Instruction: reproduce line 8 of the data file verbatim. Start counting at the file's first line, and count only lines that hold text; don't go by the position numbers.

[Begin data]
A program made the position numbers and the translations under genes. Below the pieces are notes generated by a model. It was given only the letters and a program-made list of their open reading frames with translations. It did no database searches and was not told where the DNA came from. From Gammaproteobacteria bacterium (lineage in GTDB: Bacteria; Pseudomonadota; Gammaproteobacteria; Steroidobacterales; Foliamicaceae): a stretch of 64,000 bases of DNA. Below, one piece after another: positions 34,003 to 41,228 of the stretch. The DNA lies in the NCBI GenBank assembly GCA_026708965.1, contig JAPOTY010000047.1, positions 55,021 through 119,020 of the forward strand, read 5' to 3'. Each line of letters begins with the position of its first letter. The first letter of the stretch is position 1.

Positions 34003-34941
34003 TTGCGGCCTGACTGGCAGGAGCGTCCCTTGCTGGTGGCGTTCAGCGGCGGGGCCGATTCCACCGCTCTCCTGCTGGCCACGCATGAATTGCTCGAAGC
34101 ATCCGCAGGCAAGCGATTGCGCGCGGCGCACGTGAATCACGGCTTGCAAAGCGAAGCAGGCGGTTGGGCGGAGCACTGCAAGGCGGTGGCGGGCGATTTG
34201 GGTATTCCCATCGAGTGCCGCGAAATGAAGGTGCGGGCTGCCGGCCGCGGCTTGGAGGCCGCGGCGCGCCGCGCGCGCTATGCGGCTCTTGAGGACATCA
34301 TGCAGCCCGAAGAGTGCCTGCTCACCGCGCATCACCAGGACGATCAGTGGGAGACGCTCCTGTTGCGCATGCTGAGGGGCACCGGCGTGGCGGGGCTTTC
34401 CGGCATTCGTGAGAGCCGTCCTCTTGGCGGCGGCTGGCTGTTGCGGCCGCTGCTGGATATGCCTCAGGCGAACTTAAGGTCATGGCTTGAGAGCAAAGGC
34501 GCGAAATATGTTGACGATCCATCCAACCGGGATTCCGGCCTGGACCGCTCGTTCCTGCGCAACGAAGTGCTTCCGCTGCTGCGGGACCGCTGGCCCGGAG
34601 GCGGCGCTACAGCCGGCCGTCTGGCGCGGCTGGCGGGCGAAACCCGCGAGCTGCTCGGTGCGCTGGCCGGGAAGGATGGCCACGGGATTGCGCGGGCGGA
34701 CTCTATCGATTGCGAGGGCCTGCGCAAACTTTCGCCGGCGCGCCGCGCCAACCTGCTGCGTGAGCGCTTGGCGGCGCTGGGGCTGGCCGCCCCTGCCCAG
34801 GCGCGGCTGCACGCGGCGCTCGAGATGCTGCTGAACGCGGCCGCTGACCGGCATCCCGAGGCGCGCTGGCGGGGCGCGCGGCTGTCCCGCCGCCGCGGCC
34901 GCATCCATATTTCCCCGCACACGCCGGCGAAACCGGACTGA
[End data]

34501 GCGAAATATGTTGACGATCCATCCAACCGGGATTCCGGCCTGGACCGCTCGTTCCTGCGCAACGAAGTGCTTCCGCTGCTGCGGGACCGCTGGCCCGGAG